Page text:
*Source: This section is heavily based on Section 1.6 of* [SICP]. *It does not appear in* [ThinkCS].

We have seen before that functions are abstractions that describe compound operations independent of the particular values of their arguments. For example, when defining a function `square`,

def square(x): return x * x

we are not talking about the square of a particular number, but rather about a method for obtaining the square of any number `x`. Of course we could get along without ever defining this function, by always writing expressions such as:

>>> 3 * 3 9 >>> 5 * 5 25

and never mentioning `square` explicitly. This practice would suffice for simple computations like `square`, but would become arduous for more complex examples. In general, lacking function definition would put us at the disadvantage of forcing us to work always at the level of the particular operations that happen to be primitives in the language (multiplication, in this case) rather than in terms of higher-level operations. Our programs would be able to compute squares, but our language would lack the ability to express the concept of squaring. One of the things we demand from a powerful programming language is the ability to build abstractions by assigning names to common patterns and then to work in terms of these abstractions directly. Functions provide this ability.

As we will see in the following examples, there are common programming patterns that recur in code, but are used with a number of different functions. These patterns can also be abstracted, by giving them names.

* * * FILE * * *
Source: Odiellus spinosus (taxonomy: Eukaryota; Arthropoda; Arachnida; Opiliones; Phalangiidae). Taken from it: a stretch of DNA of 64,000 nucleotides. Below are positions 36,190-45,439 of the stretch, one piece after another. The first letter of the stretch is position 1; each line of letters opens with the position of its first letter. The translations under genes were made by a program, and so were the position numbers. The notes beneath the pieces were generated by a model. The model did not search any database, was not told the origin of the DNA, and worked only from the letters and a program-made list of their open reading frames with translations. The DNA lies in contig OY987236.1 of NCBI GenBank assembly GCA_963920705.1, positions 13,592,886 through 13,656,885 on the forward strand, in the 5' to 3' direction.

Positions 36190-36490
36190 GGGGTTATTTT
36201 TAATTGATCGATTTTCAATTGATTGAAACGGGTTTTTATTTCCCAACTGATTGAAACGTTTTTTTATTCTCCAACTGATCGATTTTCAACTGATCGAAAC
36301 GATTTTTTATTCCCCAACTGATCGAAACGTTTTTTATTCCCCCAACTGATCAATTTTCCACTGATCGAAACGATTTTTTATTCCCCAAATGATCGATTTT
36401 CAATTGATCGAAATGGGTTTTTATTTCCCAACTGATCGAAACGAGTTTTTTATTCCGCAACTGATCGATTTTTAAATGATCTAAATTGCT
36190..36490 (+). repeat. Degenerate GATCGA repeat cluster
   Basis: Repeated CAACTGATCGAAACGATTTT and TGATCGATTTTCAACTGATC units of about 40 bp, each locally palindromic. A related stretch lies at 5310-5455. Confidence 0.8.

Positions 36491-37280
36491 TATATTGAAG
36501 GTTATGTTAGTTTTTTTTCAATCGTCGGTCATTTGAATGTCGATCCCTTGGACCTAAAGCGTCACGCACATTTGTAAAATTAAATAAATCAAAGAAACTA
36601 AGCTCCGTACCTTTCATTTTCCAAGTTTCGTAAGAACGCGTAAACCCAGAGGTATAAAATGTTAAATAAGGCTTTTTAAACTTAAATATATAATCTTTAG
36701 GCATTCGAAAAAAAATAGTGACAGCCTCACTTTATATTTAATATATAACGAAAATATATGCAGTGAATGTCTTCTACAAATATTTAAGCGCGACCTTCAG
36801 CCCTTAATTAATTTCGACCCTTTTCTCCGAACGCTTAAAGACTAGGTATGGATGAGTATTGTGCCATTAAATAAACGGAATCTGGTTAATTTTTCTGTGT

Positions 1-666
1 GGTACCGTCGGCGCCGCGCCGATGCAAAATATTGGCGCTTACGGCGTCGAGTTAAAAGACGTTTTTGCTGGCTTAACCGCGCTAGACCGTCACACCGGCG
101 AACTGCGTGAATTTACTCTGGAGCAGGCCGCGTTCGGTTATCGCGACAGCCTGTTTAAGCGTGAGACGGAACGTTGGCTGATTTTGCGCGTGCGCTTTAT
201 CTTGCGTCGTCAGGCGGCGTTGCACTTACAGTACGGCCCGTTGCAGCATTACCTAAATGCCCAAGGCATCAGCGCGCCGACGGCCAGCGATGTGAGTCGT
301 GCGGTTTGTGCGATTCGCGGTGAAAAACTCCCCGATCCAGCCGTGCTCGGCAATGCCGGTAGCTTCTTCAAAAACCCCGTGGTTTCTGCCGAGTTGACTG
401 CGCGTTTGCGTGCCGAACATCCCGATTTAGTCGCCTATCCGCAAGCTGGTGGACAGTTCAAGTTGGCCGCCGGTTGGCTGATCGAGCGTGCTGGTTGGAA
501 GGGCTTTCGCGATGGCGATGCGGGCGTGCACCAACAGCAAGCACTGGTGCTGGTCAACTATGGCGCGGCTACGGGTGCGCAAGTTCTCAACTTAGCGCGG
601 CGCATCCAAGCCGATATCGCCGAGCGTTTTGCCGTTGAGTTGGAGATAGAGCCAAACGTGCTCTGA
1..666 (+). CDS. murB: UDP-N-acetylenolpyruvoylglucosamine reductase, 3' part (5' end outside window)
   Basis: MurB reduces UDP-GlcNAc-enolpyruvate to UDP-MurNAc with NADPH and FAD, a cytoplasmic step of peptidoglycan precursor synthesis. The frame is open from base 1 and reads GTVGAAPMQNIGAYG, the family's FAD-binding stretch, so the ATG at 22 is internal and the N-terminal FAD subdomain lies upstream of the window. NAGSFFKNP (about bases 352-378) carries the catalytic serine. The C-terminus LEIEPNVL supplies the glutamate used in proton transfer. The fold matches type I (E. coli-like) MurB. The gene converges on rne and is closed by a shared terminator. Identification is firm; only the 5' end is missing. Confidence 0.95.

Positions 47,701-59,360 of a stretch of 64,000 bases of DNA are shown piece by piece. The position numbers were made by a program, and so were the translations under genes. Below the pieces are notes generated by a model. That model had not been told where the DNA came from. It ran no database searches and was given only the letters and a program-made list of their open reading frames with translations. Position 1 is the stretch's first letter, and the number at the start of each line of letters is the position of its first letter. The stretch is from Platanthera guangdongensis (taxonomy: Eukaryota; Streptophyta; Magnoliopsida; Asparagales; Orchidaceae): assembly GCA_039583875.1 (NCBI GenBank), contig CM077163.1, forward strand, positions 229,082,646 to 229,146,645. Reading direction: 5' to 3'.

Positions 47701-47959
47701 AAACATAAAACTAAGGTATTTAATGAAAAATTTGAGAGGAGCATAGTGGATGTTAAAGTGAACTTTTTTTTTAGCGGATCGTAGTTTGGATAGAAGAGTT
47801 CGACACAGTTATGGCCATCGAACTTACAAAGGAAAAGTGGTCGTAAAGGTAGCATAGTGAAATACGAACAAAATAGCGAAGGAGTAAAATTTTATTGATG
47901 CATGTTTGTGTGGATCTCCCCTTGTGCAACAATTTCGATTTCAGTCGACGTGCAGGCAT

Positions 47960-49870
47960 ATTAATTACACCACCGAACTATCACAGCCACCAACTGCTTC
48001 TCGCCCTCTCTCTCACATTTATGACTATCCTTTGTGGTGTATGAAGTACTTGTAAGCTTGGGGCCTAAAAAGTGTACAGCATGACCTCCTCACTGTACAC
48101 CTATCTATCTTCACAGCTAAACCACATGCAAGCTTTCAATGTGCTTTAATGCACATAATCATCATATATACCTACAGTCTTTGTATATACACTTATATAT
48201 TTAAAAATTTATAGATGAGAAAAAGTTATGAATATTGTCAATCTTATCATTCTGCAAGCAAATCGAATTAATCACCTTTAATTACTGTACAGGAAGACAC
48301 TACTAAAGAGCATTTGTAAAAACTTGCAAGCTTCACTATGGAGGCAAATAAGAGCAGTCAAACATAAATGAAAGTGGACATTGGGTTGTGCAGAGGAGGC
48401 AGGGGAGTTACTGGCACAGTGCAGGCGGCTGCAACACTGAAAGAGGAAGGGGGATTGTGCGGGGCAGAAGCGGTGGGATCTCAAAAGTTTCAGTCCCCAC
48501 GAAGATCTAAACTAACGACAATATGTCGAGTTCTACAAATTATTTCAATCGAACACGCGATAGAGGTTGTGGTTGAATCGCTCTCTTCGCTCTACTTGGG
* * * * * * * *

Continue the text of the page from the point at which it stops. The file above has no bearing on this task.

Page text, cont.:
To express certain general patterns as named concepts, we will need to construct functions that can accept other functions as arguments or that return functions as values. Such functions that manipulate functions are called **higher-order functions**. This section shows how higher-order functions can serve as powerful abstraction mechanisms, vastly increasing the expressive power of our language.

Consider the following three functions, which all compute summations. The first, `sum_naturals`, computes the sum of natural numbers up to `n`:

def sum_naturals(n): total, k = 0, 1 while k <= n: total, k = total + k, k + 1 return total

>>> sum_naturals(100) 5050

The second, `sum_cubes`, computes the sum of the cubes of natural numbers up to `n`.

def sum_cubes(n): total, k = 0, 1 while k <= n: total, k = total + pow(k, 3), k + 1 return total

>>> sum_cubes(100) 25502500

The third, `pi_sum`, computes the sum of terms in the series

which converges to pi, though very slowly.

def pi_sum(n): total, k = 0, 1 while k <= n: total, k = total + 8 / (k * (k + 2)), k + 4 return total

>>> pi_sum(100) 3.121594652591009

These three functions clearly share a common underlying pattern. They are for the most part identical, differing only in their name, the function of `k` used to compute the term to be added, and the function that provides the next value of `k`. We could generate each of the functions by filling in the slots `<name>`, `<term>` and `<next>` in the following template:

def <name>(n): total, k = 0, 1 while k <= n: total, k = total + <term>(k), <next>(k) return total

The presence of such a common pattern is strong evidence that there is a useful abstraction waiting to be brought to the surface. Each of these functions is a summation of terms. As program designers, we would like our language to be powerful enough so that we can write a function that expresses the concept of summation itself rather than only functions that compute particular sums. We can do so readily in Python by taking the common template shown above and transforming the "slots" into formal parameters of a more general `summation` function.